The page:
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The Big Tree Plant facts for kids

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Young trees, Westrigg Road, Carlisle (geograph 4264775)
Trees planted as part of the scheme

The Big Tree Plant was a Government-sponsored campaign in England in 2010, to promote the planting of one million trees in neighbourhoods where people lived and worked. The campaign ran over four years from 2011 to 2015, and was the first such initiative since Plant A Tree In '73.


The campaign aimed to halt the ongoing decline in urban and semi-urban tree planting in England. The decline was highlighted by a survey of urban trees in England carried out in 2005 (published as the report Trees in Towns II in 2008), which found that there had been a 'big reduction' in urban tree planting (compared to a similar 1992 survey) leading to an 'unsatisfactory age structure' with too few young trees, and which concluded that the issue should be 'urgently addressed'. In London a separate 2007 report, Chainsaw Massacre, found that there were concerns about planting rates in some boroughs, and that mature broadleaf street trees throughout London were under 'severe threat' due to a mixture of development pressures, reduced expenditure, public apathy and antipathy, and (often unsubstantiated) concerns by insurance companies, solicitors and home-owners over subsidence. Both reports also expressed concern over the practice of planting smaller ornamental species rather than native broadleaf trees such as London plane, lime and oak.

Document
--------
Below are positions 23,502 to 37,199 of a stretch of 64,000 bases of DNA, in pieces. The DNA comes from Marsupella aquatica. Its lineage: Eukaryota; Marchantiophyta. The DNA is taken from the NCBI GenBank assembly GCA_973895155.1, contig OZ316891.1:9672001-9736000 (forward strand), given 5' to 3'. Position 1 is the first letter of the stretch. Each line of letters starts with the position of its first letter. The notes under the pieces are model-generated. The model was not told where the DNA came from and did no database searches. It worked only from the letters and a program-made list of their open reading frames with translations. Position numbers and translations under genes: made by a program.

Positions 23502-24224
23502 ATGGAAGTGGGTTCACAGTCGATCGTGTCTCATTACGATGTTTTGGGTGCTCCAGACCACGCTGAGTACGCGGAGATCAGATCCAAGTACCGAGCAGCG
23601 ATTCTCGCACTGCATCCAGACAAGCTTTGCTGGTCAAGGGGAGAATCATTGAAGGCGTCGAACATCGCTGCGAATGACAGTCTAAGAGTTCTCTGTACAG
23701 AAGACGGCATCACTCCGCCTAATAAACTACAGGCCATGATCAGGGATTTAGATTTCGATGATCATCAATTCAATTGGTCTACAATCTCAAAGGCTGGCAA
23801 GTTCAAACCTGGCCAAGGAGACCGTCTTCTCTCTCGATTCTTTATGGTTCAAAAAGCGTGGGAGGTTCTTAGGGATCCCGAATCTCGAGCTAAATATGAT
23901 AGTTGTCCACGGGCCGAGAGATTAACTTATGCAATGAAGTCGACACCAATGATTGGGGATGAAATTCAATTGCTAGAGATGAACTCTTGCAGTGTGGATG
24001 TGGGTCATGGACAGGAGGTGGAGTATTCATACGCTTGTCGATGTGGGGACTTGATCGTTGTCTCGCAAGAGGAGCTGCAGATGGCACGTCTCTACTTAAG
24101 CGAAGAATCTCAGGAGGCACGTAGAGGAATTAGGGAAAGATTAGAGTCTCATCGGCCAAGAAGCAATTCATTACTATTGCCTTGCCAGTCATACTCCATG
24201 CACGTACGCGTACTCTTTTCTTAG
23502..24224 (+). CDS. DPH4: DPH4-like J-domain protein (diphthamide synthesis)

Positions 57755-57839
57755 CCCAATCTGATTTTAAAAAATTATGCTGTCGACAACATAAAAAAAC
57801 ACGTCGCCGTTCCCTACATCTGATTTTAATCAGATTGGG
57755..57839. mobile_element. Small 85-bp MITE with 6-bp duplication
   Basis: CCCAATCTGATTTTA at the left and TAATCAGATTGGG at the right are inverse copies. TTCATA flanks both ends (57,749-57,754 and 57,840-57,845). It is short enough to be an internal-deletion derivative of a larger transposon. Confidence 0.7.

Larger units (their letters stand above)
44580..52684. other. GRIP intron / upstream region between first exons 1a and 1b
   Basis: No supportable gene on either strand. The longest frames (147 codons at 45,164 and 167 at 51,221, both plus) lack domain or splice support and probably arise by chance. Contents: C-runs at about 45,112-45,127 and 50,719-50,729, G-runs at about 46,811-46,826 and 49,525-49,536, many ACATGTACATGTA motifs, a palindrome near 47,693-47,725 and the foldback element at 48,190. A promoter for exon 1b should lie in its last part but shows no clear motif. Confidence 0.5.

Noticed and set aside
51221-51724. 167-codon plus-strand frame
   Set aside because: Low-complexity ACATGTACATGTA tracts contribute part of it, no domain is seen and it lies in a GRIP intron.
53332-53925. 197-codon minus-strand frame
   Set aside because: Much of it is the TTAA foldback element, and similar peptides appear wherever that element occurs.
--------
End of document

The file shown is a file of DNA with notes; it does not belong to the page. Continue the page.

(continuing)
Funding of £4.2m was to be made available for community, civic and other non-profit groups from April 2011. In addition to covering planting costs, grants could be used for related purposes such as community involvement, site surveys and the provision of expert advice. £4m of the funding allocation was being promised by the Forestry Commission through 'efficiency savings and reprioritisation', while the remaining £200,000 will come from the existing London Tree and Woodland Community Grant. The independently chaired Big Tree Plant Grants Panel included representatives from civil society organisations, DEFRA, and the Forestry Commission, and met each spring and summer to award funds.

In advance of the main funding, Keep Britain Tidy - one of the partners supporting the initiative - had already invited applications for planting kits from schools in the Government's Eco-School programme.


The DEFRA-led The Big Tree Plant campaign was backed by a number of partners including The Tree Council, Woodland Trust, Trees for Cities, England’s 12 Community Forests, the National Forest, BTCV, Civic Voice, Groundwork UK, Keep Britain Tidy, the Local Government Association, the Department for Communities and Local Government and the Forestry Commission.

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